In spring of 2021, GSI released a new version of the Corti, GSI’s handheld screening and diagnostic DPOAE and TEOAE testing device. Several new features were introduced, expanding on the functionality, and building on the core features that have already made it an industry standard for OAE testing and screening. Let’s look at some of the key updates.
Reviewing Results and Expanded Memory
For those of you familiar with the Corti, you will know that prior to the 114.01 update it was only possible to review the last result obtained by the device. We have now added the ability to review both tests stored in memory while you are testing in the R/L mode. In this testing mode, the device only saves one right result and one left result. There are many applications where this mode makes sense. For example, a screening version in a pediatrician’s office where the results are printed immediately after testing, or at an ENT office where results are transferred or printed between every patient. Being able to review the results for both ears after testing will be a convenient feature for clinicians who want to make sure they are satisfied with what they have prior to printing or transferring.
While the R/L mode is a good choice to fit in with some testing protocols, in some cases it makes more sense to have a number of results stored on the device prior to printing or transferring. Previous versions of Corti allowed or up to 250 results to be stored in the internal memory, and now with the 114.01 update, the Corti is able to save up to 500 results in the Save 500 mode. This mode is ideal for applications including newborn hearing screening programs, community outreach applications, and with any patient you want to replicate results to demonstrate reliability.
One last quick note here on reviewing results. We have also added check marks that will appear on the results screen over every frequency that meets the criteria defined for a pass. These check marks will be available for both the Bar Chart and Value Graph view options. We also added a check mark to indicate an overall pass for each individual ear that will be displayed next to the R and the L in the corners below the results. A refer will be indicated by an X.
Saving time and Reversing the Order
Corti V114.01 includes an Auto Stop Pass option. With this feature, testing will stop once the passing criteria for the testing protocol has been met. For example, if you are running a four frequency DP 4s screening protocol and to achieve an overall pass you need responses at 3 out of 4 frequencies, As soon as the first three pass, the Corti stops the test and displays a Pass. This saves you the time of not having to test the last frequency in the sequence. While it may only save up to 8 seconds per patient in this scenario, anyone who has spent time testing newborns and infants knows that a couple of seconds can make the difference between getting a result and not getting a result if the patient gets fussy.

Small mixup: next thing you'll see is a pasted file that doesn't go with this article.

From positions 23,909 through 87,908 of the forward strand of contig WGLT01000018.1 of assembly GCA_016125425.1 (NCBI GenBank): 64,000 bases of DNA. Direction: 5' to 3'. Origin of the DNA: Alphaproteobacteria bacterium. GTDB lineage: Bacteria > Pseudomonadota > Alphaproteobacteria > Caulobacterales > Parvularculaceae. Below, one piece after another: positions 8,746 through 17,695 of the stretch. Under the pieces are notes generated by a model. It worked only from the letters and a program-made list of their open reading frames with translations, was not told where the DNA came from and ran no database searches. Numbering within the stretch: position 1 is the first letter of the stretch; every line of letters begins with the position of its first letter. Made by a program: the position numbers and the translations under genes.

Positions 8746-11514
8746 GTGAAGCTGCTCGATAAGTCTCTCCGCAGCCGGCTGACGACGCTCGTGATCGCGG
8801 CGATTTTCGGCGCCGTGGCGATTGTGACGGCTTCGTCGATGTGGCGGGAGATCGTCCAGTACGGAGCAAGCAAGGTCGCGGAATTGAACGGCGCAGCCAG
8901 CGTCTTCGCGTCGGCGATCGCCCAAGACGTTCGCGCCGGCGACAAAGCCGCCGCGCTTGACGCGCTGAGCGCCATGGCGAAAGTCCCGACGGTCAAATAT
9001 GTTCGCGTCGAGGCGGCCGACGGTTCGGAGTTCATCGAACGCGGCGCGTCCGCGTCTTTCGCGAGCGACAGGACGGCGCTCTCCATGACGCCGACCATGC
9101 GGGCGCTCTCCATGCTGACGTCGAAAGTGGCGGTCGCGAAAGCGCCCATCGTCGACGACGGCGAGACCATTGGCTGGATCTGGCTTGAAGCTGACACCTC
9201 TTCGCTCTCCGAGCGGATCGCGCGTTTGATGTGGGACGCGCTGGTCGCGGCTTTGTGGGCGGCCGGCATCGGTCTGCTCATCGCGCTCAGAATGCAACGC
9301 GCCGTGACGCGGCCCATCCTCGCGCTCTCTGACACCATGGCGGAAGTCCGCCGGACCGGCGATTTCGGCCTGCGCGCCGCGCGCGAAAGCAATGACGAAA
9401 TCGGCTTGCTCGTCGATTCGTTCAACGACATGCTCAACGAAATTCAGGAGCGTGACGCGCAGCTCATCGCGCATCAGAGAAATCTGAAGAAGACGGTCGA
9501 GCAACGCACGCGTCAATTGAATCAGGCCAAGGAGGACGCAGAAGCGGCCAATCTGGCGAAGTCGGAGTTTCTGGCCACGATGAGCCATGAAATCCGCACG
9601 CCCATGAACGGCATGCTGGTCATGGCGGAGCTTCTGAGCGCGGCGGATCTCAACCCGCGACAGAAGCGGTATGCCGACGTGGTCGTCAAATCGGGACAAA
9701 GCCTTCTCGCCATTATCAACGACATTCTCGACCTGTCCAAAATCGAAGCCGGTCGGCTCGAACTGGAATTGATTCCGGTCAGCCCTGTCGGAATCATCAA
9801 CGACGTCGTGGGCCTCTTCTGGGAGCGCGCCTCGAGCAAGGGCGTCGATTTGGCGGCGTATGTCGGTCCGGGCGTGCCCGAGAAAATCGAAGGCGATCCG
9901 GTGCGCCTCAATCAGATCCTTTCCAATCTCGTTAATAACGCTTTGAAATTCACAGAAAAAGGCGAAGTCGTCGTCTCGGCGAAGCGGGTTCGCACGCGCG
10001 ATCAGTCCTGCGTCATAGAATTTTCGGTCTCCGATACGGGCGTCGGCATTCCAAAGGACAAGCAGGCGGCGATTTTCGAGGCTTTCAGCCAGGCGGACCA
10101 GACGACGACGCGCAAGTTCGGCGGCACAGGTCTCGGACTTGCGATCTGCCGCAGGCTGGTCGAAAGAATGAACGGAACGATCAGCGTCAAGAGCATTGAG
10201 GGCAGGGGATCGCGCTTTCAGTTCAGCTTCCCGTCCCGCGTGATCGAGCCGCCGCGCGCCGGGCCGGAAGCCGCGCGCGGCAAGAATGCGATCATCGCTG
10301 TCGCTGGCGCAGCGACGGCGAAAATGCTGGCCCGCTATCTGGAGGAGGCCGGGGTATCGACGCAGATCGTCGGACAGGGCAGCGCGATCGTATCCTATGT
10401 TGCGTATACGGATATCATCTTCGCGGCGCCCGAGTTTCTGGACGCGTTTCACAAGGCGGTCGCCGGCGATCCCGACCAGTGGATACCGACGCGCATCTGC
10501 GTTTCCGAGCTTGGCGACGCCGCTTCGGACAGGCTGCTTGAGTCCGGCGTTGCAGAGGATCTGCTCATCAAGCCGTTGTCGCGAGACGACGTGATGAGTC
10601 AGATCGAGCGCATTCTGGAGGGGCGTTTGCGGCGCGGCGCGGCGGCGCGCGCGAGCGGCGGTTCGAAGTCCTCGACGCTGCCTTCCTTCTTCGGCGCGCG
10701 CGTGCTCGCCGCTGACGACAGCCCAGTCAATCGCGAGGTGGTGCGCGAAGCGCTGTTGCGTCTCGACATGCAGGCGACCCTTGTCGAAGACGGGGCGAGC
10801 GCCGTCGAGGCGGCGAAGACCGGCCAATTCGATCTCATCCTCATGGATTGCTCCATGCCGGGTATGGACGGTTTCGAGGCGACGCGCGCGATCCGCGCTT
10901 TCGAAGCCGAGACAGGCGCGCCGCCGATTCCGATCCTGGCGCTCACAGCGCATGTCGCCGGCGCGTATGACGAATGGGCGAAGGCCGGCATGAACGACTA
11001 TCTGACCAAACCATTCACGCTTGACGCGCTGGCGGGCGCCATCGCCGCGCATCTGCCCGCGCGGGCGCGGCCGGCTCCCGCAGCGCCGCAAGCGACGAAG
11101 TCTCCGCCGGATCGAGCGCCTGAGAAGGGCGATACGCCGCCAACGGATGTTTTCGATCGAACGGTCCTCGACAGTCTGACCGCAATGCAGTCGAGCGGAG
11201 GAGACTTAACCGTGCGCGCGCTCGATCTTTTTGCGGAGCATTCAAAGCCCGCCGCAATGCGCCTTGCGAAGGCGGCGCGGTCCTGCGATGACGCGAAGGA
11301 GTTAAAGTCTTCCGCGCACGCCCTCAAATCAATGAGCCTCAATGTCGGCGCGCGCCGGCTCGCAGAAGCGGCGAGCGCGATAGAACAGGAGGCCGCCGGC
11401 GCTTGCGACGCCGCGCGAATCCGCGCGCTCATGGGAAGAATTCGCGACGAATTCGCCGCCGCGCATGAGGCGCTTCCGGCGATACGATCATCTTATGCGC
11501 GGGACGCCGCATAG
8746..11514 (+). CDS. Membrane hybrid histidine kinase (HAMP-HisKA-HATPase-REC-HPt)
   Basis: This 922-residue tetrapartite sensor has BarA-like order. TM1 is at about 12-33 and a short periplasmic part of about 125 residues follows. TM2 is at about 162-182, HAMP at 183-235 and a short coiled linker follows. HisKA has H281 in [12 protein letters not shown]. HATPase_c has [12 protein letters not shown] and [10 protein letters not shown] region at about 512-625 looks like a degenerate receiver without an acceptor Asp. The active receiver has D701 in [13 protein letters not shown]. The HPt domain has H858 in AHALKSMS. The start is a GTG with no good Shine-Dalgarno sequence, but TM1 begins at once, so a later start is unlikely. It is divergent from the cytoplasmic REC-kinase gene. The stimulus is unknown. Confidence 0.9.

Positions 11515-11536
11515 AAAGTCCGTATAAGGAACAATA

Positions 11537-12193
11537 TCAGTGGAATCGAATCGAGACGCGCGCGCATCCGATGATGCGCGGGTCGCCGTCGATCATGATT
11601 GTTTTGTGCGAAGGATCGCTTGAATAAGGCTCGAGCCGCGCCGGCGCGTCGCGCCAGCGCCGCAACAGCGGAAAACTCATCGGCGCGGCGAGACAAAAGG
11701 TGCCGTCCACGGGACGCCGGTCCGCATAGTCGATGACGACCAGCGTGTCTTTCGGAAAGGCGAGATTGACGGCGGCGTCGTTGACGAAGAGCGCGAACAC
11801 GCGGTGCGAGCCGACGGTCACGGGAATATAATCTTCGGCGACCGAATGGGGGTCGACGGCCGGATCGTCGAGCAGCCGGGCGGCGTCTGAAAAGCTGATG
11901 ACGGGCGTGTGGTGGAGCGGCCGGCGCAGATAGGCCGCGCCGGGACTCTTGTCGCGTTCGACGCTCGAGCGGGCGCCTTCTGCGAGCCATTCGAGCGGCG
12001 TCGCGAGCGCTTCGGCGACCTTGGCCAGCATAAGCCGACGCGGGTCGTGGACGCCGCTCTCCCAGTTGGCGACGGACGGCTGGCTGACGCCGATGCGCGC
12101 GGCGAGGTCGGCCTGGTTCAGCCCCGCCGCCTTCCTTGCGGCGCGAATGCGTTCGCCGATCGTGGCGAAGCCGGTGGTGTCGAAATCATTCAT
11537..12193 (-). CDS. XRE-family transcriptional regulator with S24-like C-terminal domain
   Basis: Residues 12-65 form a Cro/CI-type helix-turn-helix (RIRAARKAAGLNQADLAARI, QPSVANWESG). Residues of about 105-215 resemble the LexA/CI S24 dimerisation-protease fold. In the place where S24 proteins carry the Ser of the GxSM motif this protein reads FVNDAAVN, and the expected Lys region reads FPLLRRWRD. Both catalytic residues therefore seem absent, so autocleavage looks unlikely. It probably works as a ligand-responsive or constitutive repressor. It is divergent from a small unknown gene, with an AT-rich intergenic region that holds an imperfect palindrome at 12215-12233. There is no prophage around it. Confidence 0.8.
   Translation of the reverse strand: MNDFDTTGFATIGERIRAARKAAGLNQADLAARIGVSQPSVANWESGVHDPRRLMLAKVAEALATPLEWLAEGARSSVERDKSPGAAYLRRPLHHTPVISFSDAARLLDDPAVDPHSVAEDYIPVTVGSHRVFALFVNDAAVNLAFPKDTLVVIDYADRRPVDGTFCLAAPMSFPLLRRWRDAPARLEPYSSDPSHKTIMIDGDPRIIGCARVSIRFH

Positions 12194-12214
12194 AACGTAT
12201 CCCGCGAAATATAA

Many of the updates and enhancements we bring to GSI products come directly from requests from current users in the field. Reversing the order of frequencies tested from high to low was something we heard from many current Corti users, and we are thrilled to include it with this update. This change is a global setting that will affect all of the DP protocols that the device is equipped with, both screening and diagnostic.
New Options For Minimum Amplitude
One of the more flexible features of the Corti unit is the Minimum Amplitude setting. When turned on, this feature requires a minimum response amplitude of the DP or TE emission, in addition to the other screening criteria, to reach a PASS result. In version 114.01, we have added the ability to enable the Minimum Amplitude for both DP and TE to any level between +5 and -10 in 1 dB increments.
There are several reasons why including a minimum amplitude makes sense. One advantage of using the Corti with the Minimum Amplitude turned on is that it is more likely to identify mild hearing losses. Enabling and setting the minimum amplitude should be decided up on based on the goals and the population being tested. For example, with the testing of pre-school children where the goal is to identify hearing losses that might affect educational progress, it may be advantageous to turn the Minimum Amplitude on. For newborn infant hearing screening, where OAE responses are generally quite large, the Minimum Amplitude may be turned off.
More information on the Corti can be found here.